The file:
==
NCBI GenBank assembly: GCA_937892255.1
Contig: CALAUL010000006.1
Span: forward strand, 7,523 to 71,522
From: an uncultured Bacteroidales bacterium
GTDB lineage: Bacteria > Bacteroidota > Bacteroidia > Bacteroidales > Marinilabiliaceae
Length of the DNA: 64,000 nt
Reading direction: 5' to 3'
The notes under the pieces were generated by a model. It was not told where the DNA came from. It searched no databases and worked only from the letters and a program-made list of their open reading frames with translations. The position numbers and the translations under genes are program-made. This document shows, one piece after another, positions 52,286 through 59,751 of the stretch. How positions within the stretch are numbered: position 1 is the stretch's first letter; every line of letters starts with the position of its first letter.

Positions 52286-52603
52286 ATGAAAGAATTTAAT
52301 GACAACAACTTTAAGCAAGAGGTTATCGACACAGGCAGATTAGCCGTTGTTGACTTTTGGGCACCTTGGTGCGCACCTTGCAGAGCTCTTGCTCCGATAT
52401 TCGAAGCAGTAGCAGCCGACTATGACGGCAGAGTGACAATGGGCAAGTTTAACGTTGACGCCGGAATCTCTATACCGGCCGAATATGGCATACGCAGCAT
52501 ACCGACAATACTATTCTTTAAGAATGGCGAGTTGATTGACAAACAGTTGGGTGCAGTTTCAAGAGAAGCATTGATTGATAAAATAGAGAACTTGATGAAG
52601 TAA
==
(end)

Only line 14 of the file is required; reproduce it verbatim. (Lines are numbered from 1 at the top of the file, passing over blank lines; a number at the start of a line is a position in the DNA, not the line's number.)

52601 TAA